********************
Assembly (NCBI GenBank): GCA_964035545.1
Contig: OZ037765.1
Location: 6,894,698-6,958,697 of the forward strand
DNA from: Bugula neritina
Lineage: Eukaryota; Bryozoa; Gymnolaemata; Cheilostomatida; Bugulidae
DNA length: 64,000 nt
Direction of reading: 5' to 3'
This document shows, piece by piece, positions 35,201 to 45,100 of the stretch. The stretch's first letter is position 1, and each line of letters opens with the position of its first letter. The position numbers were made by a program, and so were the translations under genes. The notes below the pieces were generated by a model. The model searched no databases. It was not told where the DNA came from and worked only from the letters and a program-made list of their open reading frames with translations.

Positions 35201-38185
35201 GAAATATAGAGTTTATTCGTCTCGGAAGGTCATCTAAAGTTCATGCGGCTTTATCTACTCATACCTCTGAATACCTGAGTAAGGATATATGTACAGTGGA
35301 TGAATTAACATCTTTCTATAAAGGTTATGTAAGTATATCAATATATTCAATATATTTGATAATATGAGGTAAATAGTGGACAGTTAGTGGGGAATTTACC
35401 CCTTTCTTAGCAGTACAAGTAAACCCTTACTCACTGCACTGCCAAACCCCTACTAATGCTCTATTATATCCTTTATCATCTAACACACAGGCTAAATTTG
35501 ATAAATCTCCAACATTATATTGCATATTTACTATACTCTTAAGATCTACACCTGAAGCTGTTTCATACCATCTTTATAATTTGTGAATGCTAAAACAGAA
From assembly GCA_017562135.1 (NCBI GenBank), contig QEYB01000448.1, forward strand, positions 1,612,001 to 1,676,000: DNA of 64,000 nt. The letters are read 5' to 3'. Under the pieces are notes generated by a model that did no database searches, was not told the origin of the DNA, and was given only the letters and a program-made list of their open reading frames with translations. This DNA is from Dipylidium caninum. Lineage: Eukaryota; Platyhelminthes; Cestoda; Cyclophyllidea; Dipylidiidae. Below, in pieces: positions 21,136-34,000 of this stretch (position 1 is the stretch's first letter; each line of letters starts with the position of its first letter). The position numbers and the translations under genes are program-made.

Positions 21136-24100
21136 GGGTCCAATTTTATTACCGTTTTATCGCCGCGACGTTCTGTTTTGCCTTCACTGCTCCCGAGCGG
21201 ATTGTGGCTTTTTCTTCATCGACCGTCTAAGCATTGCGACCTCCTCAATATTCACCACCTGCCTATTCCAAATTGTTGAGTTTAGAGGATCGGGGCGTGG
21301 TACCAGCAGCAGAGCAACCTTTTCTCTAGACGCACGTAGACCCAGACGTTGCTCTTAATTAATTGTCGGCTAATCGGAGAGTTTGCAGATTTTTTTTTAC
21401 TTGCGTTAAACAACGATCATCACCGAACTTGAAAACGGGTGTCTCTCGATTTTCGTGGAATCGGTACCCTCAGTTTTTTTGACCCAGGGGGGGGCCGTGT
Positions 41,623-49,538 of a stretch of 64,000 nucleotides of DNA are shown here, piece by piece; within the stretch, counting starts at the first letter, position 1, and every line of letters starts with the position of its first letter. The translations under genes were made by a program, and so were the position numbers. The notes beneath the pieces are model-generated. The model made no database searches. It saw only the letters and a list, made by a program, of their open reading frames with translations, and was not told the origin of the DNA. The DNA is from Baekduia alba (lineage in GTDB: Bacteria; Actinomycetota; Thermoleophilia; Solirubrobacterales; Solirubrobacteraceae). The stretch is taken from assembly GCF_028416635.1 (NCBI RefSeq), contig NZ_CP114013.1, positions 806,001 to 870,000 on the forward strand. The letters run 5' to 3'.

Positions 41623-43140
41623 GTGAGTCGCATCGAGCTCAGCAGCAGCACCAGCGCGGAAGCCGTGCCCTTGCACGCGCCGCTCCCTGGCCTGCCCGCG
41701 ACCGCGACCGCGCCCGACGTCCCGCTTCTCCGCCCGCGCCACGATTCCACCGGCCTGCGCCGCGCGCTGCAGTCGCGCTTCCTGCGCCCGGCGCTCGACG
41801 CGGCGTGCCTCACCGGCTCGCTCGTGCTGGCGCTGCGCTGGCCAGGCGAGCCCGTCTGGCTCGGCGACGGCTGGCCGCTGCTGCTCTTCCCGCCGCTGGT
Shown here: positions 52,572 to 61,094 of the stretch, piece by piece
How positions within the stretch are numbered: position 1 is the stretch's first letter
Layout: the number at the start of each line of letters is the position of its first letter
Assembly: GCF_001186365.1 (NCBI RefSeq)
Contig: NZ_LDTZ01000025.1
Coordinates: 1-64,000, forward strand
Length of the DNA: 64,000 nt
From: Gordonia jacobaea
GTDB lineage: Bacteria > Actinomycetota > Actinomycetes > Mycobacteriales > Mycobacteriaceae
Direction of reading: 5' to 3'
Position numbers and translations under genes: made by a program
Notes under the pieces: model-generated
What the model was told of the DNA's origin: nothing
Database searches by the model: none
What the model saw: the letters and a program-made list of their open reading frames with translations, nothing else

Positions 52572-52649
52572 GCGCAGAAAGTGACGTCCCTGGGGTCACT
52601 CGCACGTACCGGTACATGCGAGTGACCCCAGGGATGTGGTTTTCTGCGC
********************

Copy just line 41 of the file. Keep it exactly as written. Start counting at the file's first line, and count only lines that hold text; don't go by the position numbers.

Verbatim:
52572 GCGCAGAAAGTGACGTCCCTGGGGTCACT